A year ago this week, I was in Kyoto, Japan enjoying blooming cherry trees and Zen Rock Gardens. Prior to the trip I watched a number of films by the great Japanese director, Akira Kurosawa (1910-1998). I consider Kurosawa to be one of the greatest directors of the second half of the 20th century along with Stanley Kubrick, Ingmar Bergman, and Federico Fellini.
These are my five favorite Kurosawa films and I recommend them all to you. (All are available through Netflix.) What comes through is the quality of Kurosawa's writing (top notch), and his concern with the different moral dimensions of human beings. These films give you much to think about. They also showcase the fine acting skills of Toshiro Mifune and Takashi Shimura.
Seven Samurai (1954). With Toshiro Mifune and Takashi Shimura. This film is absolutely stunning. I felt the virtue and nobility of the leading characters wash over me (it will happen to you, too). The film is about a veteran samurai who answers a village's request for protection from bandits. He gathers six other samurai to help him. The film culminates in a huge battle when the bandits attack the village. This film was basis of the Hollywood film "Magnificent Seven" (1960) with Yul Brynner and Steve McQueen, but the original Kurosawa version is far superior. This film is nearly four hours long, and I watched it over two sittings.
Rashomon (1950). With Toshiro Mifune and Takashi Shimura. The classic example of "point of view" means just about everything. This film is set in 12th century Japan. A samurai and his wife are attacked by the notorious bandit Tajomaru, and the samurai ends up dead. The bandit is captured and is put on trial, but his story and the wife's are so completely different that a psychic is brought in to allow the murdered man to give his own testimony. And then a whole different story emerges. Finally, the woodcutter who found the body tells his version, and it's completely different from the others. Mifune is wonderful in this film!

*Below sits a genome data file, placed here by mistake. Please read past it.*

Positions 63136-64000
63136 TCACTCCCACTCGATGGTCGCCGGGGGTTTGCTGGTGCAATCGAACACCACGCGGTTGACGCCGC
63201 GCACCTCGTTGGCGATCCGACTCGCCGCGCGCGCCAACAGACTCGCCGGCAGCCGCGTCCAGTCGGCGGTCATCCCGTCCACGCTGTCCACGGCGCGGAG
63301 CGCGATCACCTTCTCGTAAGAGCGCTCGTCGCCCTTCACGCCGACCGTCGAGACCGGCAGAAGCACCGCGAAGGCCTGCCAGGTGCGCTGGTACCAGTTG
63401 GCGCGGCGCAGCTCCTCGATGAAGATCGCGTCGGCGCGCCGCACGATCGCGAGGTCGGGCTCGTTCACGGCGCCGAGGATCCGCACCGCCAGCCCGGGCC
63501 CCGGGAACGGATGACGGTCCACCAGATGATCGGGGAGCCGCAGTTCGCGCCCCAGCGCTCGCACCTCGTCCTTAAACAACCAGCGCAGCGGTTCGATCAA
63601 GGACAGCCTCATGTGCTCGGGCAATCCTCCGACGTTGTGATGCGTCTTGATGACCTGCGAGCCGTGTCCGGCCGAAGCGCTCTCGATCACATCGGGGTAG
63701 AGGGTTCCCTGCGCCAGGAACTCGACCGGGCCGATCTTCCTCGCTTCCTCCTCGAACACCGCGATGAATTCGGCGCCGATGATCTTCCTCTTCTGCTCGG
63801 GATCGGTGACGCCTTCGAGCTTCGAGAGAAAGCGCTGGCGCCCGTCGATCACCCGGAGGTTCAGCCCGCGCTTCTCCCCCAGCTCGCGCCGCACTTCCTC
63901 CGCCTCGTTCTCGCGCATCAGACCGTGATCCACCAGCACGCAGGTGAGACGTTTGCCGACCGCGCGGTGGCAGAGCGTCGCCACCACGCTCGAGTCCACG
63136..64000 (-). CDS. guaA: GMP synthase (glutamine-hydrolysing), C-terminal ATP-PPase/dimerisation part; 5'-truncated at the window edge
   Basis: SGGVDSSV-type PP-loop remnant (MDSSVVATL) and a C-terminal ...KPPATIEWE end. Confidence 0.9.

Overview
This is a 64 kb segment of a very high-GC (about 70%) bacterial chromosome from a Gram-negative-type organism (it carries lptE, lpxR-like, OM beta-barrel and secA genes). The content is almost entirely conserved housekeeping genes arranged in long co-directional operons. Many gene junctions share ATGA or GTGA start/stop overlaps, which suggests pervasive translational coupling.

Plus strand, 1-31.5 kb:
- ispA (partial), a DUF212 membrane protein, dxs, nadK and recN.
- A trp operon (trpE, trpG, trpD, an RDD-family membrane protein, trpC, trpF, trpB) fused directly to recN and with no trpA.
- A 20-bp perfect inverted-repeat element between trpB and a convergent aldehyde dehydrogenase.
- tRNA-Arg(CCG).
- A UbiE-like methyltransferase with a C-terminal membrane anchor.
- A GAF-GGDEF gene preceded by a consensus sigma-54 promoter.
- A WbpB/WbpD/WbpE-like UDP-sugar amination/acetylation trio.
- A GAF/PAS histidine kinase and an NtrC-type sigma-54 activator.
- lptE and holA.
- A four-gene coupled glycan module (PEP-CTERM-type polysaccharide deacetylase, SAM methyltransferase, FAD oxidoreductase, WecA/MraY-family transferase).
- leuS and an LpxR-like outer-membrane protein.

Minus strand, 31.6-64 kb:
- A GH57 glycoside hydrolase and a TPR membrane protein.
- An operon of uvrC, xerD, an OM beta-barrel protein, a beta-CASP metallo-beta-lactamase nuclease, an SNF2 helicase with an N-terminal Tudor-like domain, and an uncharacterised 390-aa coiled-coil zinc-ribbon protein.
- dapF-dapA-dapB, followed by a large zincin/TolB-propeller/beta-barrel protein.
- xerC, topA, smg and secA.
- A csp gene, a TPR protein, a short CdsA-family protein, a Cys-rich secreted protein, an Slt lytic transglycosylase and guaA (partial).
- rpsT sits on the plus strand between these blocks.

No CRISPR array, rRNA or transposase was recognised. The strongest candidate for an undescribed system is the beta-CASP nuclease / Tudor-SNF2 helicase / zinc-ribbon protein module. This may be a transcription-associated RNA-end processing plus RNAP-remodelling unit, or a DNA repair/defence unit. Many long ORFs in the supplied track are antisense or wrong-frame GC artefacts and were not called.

Ikiru (1952) Starring Takashi Shimura. This was the first Kurosawa film I saw, and I can't recommend it highly enough. The title "Ikiru" means "to live." A longtime bureaucrat learns he is dying of cancer and wants to find some meaning in his life. He finds himself unable to talk with his family, and spends a night on the town with a writer, but that leaves him unfulfilled. He next spends time with a young woman from his office, but finally decides he can make a difference through his job. This film has many plot turns, and the music is wonderful. The final scene of the protagonist sitting in a swing at night in the falling snow is haunting, and will stick with you for a long time.
Throne of Blood (1957) With Toshiro Mifune and Takashi Shimura. Kurosawa transports Shakespeare's 'Macbeth' to medieval Japan. This film made me see and understand "Macbeth" in a whole new way. A very fine adaptation and production.
Ran (1985). This is one of Kurosawa's final films. It's also the only one I saw in color (all the others from the 1950s were in black in white). Kurosawa borrows the story from Shakespeare's "King Lear." Kurosawa's insights into human relations are displayed in full glory. A story of greed, a lust for power, and ultimate revenge. I don't think I've ever seen anything quite like the "burning castle" scene. Very colorful, but the tone is dark and pessimistic. Kurosawa gives you a lot to think about regarding the human condition.
Question: What are your favorite Kurosawa films?